This fall I led a Listening Session with a group of survivors of violent crime to hear what they think about music education in prisons. As a result of that session, we hosted a survivor of sexual abuse to come into a choir rehearsal and share his story. We had the director of victims’ services and restorative justice from Iowa Department of Corrections there who coordinated both the listening session and this event.
The choir sang and I spoke at the inaugural Negative to Positive Graduation on December 4. This new program was created by inside singer/songwriter and lifer, Michael Blackwell. Its goal is to promote positivity. Michael is featured in the documentary from Iowa Public TV.
We have a songwriting and reflective writing component to the choir. As of Fall 2018, we have created 143 original songs, and the choir has performed 76 of these songs. Many original songs are available on the choir website, and we have choir newsletters comprised of writing reflection pieces also on the choir website.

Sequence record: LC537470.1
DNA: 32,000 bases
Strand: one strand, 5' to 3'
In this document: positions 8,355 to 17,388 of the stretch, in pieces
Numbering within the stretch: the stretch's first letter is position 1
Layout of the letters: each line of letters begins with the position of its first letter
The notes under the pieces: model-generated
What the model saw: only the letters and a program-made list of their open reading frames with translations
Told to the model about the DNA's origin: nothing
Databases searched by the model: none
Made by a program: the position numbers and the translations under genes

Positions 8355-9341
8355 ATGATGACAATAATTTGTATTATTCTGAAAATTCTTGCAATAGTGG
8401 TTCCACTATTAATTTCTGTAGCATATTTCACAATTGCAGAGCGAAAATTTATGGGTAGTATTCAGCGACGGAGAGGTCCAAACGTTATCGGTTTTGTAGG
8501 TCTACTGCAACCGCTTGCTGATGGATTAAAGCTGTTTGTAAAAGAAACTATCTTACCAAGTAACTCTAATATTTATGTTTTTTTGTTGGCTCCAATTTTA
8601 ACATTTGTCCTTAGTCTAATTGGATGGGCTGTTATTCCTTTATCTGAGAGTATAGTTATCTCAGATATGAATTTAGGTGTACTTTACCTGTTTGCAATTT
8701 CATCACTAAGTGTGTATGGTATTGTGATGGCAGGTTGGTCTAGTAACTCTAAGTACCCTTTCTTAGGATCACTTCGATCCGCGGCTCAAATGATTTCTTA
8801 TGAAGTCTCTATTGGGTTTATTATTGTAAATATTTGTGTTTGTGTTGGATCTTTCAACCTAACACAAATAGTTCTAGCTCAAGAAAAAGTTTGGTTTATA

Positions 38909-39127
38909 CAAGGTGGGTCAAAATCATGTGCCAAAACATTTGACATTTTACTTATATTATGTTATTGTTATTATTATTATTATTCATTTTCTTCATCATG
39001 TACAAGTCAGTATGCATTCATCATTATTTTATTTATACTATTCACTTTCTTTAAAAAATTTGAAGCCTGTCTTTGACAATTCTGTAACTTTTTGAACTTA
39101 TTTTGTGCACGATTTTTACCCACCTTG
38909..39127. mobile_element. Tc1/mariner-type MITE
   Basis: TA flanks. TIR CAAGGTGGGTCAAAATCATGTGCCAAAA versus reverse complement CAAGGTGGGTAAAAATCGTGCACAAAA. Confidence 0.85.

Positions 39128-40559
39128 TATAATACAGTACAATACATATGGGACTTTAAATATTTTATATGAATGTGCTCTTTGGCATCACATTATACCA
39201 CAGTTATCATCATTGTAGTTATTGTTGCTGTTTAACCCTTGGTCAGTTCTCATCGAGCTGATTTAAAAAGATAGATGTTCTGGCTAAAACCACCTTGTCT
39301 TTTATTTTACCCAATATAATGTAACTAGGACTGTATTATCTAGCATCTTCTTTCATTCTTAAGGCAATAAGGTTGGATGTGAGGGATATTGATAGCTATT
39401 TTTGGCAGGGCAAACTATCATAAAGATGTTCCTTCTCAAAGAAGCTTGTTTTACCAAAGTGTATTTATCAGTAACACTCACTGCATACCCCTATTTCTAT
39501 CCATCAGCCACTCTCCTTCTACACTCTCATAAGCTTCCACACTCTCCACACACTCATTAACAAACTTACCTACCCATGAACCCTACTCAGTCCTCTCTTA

Last: the prison administration allowed outside singers to bring homemade treats to our last rehearsal of the season this past Tuesday. The men decorated the gym with a fake fireplace, made cards for all the outside singers, and I have never seen such a feast inside a prison!
About the guest contributor: Treacy Ziegler is a regular contributor to the PAC blog, and has been an exhibiting artist for the past 23 years. She studied painting and printmaking for four years at the Pennsylvania Academy of Fine Arts. As a student she was awarded a J. Henry Scheidt Traveling Scholarship. Before studying art at PAFA, Ziegler received a Master in Social Work from the University of Pennsylvania working in the area of family therapy. Ziegler has been awarded two New York State Community Art Partnership Grants in painting and in printmaking. In 2009, Ziegler began exhibiting her work in prisons and created An Open Window, a project within the project of Prisoner Express in the Center For Transformative Action affiliated with Cornell University. In this project she donates her artwork to prisons, develops in-prison art workshops, and creates through-the-mail-art curricula with a network of 2,300 prisoners throughout the United States, many who are in solitary confinement. Ziegler lives with her husband, Gary Weisman, a sculptor, in Newfield, New York.